Social media has transformed the way we communicate, connect and collaborate with each other. Considering the fact that you’re reading this article online, I am almost certain that you have logged into some form of online platform or service recently. Am I right?

Of course, this isn’t a bad thing. Social media has become a vital platform for each of us to express ourselves as individuals, as well as a crucial marketing tool for a variety of businesses. The problem with using social media however is that they can often be used to store personal information, and worse still, this information can be breached. Cracked user passwords, system insecurities like Heartbleed, stolen documents stored in iCloud and leaked confidential information are all possible dangers you risk when you use online services.

Still, these are the worst-case scenarios. When it comes to the risks of using social media, they are far more frequent and self-inflicted than you may release. Posting embarrassing Facebook statuses, tweeting that you’ll be leaving your home empty for a week whilst on holiday, sharing financial information: these are all mistakes that any of us could make.

To ensure your digital information is completely safe we recommend you review these tips and ask yourself: do you need to improve your social media security?

Be Disciplined

Obviously, the easiest method to ensure that your information isn’t stolen or accessible is to not create it in the first place. Before posting anything online, check with yourself that you’re comfortable sharing this information; this includes the contents of emails and chats.

Manage Your Audience

Facebook is perhaps one of the easiest social media sites to utilise when it comes to controlling your audience as you can create specific groups and decide who can see certain information and statuses. Fortunately, numerous social media sites implement this today so you can almost always have some say over who sees your data.

Track Your Activity

When using the web it can be easy to forget which sites and services you’ve signed up for. This can be risky because if you can’t remember where you’ve been, you can’t remove or protect your data.

Find Out Who Tracks You

These days the majority of online sites and services track your activity. Google accounts even track your search history, it’s not public but the information can be found by those skilled enough to do so. Meanwhile, other sites may sell your information to third parties unless you opt-out, so always ensure you check default settings.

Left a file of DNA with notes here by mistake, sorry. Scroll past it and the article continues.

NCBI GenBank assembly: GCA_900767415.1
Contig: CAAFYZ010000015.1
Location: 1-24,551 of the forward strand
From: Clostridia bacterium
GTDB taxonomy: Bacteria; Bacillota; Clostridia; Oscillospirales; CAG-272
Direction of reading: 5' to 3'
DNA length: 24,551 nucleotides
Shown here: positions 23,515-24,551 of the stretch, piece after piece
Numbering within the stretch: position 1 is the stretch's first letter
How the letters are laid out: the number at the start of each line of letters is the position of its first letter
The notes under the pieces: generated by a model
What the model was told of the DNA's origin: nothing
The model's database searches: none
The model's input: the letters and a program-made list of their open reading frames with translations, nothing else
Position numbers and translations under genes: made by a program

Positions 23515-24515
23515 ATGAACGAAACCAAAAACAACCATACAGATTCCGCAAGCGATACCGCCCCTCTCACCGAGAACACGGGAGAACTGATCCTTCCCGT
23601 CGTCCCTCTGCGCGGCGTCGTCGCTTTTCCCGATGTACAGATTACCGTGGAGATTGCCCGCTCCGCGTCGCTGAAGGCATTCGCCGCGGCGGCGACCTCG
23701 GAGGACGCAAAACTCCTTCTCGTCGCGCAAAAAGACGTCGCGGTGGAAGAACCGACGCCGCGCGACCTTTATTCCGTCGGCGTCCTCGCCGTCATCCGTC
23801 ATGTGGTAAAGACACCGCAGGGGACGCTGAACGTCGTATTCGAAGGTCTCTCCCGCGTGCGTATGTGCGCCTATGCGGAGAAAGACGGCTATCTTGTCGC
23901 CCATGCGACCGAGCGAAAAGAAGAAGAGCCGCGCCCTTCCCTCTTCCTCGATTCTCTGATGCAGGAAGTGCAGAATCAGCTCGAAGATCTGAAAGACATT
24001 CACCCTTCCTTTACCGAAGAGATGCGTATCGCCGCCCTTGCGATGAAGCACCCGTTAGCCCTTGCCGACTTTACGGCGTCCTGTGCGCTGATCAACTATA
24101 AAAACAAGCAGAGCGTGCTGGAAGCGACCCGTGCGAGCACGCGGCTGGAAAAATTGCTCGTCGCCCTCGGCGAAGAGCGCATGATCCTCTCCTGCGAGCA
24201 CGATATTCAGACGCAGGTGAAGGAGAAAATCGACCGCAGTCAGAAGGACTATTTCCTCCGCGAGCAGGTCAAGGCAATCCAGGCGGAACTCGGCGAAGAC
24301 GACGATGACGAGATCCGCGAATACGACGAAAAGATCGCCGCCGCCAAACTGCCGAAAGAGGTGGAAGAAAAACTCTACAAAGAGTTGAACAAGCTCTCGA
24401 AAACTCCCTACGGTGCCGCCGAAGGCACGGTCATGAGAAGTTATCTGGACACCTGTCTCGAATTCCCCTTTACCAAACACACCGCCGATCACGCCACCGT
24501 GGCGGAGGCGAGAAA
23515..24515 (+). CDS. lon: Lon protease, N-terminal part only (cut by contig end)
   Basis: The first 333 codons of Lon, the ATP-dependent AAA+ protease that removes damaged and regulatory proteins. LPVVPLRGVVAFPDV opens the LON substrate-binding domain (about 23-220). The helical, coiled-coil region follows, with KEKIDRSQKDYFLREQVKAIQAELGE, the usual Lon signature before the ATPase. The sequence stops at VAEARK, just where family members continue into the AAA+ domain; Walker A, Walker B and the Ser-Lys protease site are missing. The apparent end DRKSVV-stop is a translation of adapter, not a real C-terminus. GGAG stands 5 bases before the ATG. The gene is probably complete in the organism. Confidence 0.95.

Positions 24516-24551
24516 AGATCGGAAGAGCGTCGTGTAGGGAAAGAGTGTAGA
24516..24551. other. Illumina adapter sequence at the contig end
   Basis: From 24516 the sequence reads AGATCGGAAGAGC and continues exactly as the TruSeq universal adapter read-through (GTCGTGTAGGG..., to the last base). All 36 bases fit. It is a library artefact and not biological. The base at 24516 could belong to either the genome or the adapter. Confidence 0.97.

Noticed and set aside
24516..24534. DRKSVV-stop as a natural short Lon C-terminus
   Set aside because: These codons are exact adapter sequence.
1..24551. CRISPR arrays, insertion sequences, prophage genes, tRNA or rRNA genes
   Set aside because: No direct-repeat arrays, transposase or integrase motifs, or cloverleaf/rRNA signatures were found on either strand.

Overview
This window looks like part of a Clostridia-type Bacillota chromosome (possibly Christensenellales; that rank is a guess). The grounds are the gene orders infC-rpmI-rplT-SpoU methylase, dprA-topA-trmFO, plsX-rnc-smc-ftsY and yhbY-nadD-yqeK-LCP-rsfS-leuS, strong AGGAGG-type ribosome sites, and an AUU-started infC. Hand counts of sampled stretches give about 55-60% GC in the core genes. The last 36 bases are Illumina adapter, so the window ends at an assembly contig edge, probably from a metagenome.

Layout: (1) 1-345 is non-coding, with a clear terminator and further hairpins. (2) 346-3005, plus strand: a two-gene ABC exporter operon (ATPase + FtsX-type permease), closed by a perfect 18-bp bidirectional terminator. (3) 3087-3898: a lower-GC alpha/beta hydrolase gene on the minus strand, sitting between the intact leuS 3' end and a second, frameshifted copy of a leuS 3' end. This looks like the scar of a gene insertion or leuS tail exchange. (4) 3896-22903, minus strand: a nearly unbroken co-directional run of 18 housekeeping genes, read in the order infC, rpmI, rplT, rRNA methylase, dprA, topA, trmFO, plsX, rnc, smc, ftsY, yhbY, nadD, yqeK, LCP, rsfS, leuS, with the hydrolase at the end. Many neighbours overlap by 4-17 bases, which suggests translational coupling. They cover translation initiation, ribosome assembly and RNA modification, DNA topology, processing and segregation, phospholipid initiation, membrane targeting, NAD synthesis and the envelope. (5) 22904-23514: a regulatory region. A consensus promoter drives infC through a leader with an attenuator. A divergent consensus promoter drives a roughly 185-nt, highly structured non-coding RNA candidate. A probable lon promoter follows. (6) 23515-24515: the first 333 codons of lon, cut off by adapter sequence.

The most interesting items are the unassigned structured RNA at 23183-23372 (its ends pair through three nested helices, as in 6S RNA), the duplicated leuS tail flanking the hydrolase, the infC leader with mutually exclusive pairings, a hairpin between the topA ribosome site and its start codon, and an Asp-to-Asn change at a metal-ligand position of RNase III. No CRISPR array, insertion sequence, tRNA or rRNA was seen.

Eliminate Idle Accounts

As I’m sure many of you who created social media accounts whilst in their teenage years will know removing old accounts from the Internet can be a tricky endeavor. It can be a good idea to leave old accounts up but remove any public information, as this reduces the chances of convincing impersonators. However, fully eliminating the account lowers the amount of records companies can keep about you and protects you from any future security breaches the service may suffer.

Be Strategic

There are multiple, trustworthy programmes out there that will help you manage your passwords and create unique ones for new sites, however if this service is breached you are definitely compromised. Instead, you can rely on a personal password strategy by creating them yourself. Be strategic and make them memorable, but make sure they’re not too obvious.

Make Sure Your Email Password Is Strong

If you can choose any service to protect, make sure it’s your email. Email has become a hub for personal information as most sites will send confirmation emails and password resets to your inbox. If your email is breached then every site you are signed up to using that email is compromised, so make sure you protect it!

Security Questions

When it comes to security questions, it helps to be a bit devious. Instead of answering questions with answers that can easily be discovered via a quick Google or Tor search; mix up your questions and answers.

Only Use Trusted Networks And Devices

Avoiding insecure networks, networks with unreliable sources and logging into public machines are crucial steps towards online security. If something doesn’t seem trustworthy, don’t trust it!


Whenever you create new wireless networks, always use WPA2. Although it’s not entirely infallible, WPA2 is far more secure than it’s predecessors. After creating the network, make sure you update the operating system and security software whenever possible. Also, remember to remove any screen and file sharing programmes after you have stopped using them.


Encrypting personal information and backups will protect your data, however it’s critical that you remember the password.

Be Wary

Many sites, including Google, will track how often you sign into your account, as well as the IP address used, the location and the time. Every so often, take a look at this information and ensure that every visit is accounted for.


Please enter your comment!
Please enter your name here